The thorny issue of immigration has divided the Republican party more than any other in recent history.
To get a flavour of how sharp the debate has become, just listen to that traditional barometer of grassroots conservative thinking - the radio talk show.
Immigration has brought tens of thousands of demonstrators out
One phone-in host, referring to President George W Bush's primetime television address proposing immigration reforms, described it colourfully as "Like a mackerel in the moonlight. The closer you get to it, the worse it smells."
His views reflect a deep scepticism not from the far left, but from within the Republican party's core supporters.
The problem for the president is that the Republican divide is far from superficial and could get worse.
The immigration debate has highlighted a long-standing fissure between the big-business wing of his party and its socially-conservative populist base.
President Bush's past genius has been to hold these two groups together, preserving an unbeatable Republican majority.
If they fall out - as they could over immigration - then it raises the real possibility of the Republicans losing control of Congress in November's mid-term elections.
Dispute goes public
The two sides are deeply divided.
The country-club business elite is interested in a large supply of cheap labour and support more or less unfettered immigration.
The talk-show populist base is concerned about lawlessness on the border, the strain on public services and competition for jobs.
Social conservatives emphasise the rule of law
The divide is nothing new. What is new is that both camps are beginning to attack each other in public.
In a recent newspaper column, former Republican National Committee chairman Ed Gillespie warned the populists to drop "border enforcement first" legislation.
"Anti-immigration rhetoric is a political siren song, and Republicans must resist its lure," he said.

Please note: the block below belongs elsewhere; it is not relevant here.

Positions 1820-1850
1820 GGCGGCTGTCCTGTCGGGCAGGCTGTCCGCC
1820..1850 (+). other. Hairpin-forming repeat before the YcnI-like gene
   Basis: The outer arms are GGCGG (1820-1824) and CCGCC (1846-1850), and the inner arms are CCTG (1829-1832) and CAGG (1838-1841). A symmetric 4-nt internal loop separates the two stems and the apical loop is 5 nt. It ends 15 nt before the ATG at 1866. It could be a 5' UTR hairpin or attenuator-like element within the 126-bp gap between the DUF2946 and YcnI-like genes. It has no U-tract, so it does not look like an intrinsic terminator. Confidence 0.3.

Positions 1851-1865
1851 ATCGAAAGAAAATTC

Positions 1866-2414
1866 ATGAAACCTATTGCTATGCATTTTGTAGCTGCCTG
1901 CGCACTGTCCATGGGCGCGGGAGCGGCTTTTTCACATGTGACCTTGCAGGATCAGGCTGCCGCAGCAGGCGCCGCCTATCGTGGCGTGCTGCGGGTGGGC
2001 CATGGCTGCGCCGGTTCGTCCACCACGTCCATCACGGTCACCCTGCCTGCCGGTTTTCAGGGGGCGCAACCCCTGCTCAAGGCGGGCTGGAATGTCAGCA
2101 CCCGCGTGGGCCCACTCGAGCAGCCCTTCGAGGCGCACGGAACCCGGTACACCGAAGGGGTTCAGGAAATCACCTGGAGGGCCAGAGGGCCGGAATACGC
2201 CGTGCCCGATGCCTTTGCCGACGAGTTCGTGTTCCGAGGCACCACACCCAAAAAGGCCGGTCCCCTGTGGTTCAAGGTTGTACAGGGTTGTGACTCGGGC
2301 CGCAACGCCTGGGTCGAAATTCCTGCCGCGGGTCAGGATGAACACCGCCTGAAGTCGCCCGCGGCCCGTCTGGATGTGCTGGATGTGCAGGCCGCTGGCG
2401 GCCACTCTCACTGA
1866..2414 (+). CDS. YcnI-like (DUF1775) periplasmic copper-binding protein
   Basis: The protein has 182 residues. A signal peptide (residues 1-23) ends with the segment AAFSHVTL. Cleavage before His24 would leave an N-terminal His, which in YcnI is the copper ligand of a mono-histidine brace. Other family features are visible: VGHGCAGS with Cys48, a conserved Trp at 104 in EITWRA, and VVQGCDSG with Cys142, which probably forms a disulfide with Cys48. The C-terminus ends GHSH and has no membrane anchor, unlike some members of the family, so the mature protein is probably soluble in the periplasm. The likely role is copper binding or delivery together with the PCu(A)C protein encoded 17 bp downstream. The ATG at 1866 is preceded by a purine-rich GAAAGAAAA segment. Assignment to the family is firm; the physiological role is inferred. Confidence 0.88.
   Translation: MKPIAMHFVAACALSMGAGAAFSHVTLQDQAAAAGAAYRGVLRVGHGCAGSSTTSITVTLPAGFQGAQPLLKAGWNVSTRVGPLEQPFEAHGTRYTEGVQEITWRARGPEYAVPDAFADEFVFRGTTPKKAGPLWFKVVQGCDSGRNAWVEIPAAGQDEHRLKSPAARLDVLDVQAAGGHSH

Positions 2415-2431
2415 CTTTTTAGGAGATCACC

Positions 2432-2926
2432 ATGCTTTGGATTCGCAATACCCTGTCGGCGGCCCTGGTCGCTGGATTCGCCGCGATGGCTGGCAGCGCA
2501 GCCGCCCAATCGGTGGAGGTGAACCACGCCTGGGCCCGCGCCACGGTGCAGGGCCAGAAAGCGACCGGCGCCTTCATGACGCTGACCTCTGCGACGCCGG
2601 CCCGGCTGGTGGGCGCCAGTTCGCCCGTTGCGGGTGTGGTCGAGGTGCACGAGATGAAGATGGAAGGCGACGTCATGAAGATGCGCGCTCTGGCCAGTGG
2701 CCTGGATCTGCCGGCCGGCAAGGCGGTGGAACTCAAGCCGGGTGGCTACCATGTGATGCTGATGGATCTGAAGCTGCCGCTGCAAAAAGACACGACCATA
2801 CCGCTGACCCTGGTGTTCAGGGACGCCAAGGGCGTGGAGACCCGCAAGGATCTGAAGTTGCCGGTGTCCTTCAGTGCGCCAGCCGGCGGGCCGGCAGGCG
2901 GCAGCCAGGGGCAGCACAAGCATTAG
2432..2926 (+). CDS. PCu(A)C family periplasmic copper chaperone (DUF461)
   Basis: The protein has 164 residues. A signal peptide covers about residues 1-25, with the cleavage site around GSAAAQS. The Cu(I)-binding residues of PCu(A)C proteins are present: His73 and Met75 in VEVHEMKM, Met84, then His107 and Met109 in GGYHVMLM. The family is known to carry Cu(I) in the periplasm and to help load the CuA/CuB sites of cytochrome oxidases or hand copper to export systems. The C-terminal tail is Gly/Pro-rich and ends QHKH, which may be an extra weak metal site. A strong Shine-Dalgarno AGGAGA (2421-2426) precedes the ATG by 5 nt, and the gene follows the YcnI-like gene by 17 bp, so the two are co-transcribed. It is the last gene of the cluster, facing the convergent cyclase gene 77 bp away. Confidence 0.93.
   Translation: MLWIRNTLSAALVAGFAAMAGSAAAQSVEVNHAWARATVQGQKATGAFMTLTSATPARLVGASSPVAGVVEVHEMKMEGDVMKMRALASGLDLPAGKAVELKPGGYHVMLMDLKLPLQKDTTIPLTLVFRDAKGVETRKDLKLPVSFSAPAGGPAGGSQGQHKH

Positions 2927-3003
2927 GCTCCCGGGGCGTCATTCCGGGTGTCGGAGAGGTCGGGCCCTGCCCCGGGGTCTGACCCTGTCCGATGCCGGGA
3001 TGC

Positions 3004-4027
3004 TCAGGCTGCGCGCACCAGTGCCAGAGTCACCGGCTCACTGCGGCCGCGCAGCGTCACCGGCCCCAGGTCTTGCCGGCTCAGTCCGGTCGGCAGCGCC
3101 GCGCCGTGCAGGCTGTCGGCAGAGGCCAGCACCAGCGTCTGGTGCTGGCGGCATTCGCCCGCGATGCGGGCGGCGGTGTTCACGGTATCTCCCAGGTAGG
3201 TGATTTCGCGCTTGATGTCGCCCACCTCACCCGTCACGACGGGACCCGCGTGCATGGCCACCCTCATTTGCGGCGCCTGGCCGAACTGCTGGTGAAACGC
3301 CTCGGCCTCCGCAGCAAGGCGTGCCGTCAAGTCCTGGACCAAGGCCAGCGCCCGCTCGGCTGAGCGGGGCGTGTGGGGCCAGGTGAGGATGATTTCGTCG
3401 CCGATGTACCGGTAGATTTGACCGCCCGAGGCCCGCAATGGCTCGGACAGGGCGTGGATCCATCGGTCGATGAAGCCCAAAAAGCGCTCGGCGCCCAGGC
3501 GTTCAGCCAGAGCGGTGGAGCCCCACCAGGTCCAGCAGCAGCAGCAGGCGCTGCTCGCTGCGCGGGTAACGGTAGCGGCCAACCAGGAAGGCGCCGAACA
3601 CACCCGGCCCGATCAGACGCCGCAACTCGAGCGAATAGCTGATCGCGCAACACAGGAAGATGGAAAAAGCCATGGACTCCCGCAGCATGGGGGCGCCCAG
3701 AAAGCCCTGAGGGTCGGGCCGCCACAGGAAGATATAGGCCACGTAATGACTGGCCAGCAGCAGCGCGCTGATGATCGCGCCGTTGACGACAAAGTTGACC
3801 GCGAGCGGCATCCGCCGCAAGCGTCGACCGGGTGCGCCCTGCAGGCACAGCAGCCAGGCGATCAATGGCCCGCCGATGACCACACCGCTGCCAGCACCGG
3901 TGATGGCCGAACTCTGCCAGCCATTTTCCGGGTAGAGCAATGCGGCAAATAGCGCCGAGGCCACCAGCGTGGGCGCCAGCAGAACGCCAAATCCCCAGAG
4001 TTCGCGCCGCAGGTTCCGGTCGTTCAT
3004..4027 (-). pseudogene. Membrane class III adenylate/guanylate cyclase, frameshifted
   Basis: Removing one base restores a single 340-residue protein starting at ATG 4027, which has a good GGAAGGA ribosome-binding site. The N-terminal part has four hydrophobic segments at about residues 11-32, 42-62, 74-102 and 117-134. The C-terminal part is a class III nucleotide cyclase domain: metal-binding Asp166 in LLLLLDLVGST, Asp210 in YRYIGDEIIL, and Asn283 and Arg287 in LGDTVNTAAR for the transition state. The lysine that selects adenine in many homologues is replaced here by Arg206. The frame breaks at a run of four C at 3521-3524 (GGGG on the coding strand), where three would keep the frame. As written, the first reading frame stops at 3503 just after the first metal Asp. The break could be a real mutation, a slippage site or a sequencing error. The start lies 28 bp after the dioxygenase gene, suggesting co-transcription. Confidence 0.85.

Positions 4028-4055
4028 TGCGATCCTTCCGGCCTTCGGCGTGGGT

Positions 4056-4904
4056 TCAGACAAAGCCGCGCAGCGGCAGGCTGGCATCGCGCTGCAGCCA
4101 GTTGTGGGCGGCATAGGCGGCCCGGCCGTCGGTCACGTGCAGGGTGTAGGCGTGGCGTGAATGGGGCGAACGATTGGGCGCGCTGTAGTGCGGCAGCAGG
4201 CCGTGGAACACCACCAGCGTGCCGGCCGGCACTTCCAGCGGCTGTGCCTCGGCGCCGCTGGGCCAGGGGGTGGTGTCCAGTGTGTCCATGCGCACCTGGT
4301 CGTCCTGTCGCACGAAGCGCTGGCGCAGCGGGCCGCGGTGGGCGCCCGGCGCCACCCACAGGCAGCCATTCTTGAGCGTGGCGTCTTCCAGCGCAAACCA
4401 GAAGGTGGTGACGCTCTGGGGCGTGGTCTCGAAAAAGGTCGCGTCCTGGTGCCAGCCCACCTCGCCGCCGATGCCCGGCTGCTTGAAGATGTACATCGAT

Another leading country-clubber, Republican commentator Bill Kristol, attacked the talk-show brigade for not recognising the danger of "turning the Republican party into an anti-immigration, Know-nothing party."
History repeating itself?
The reference to "Know-nothing" is no accident. It refers to an extraordinary historical parallel.
It was the name given to a movement that split and almost destroyed the nascent American Republican party 160 years ago.
Then, as today, immigration was the hot issue - although an influx of Roman Catholic immigrants was the big concern.
George W Bush is trying to push the two sides together
The 19th-Century equivalent of the talk-show hosts formed local societies to combat "foreign influences", uphold the "American Way", and restrict citizenship to native-born Americans.
When party officials tried to find and discipline those behind the movement, secretive members would only reply that they knew nothing - hence the name.
Today the populist wing of the party is far from secretive and finds criticism from the country-clubbers deeply offensive.
Far from being driven by xenophobia and intolerance, they consider themselves motivated by a profound respect for the rule of law and a patriotic regard for America's sovereignty and national security.
Now their patience is wearing thin.
In addition to immigration, resentment has been growing on a range of different issues, from the growth of government spending to prescription drug benefits and the series of political corruption scandals.
All drive a wedge between the two Republican traditions.
Soul at stake
So President Bush is walking a delicate tight-rope as he tries to fashion immigration reform that is "comprehensive".
The C-word is code for the pact he is trying to negotiate between the two wings of his party.
In essence, it promises: "We'll be really tough with border enforcement so long as you agree to a guest-worker programme and a path to citizenship for illegal immigrants."
The signs are that the Senate - home to most of the country-clubbers - will sign up to its side of the deal.
The much harder battle will getting agreement in the House of Representatives over the next fortnight.
They face re-election every two years and are closely attuned to the populist concerns of talk radio.
The debate is a historic one.
It could determine the future for millions of illegal immigrants and their families and it will influence whether President Bush retains control of Congress in November's elections - but it also amounts to a fight over the soul of the Republican party.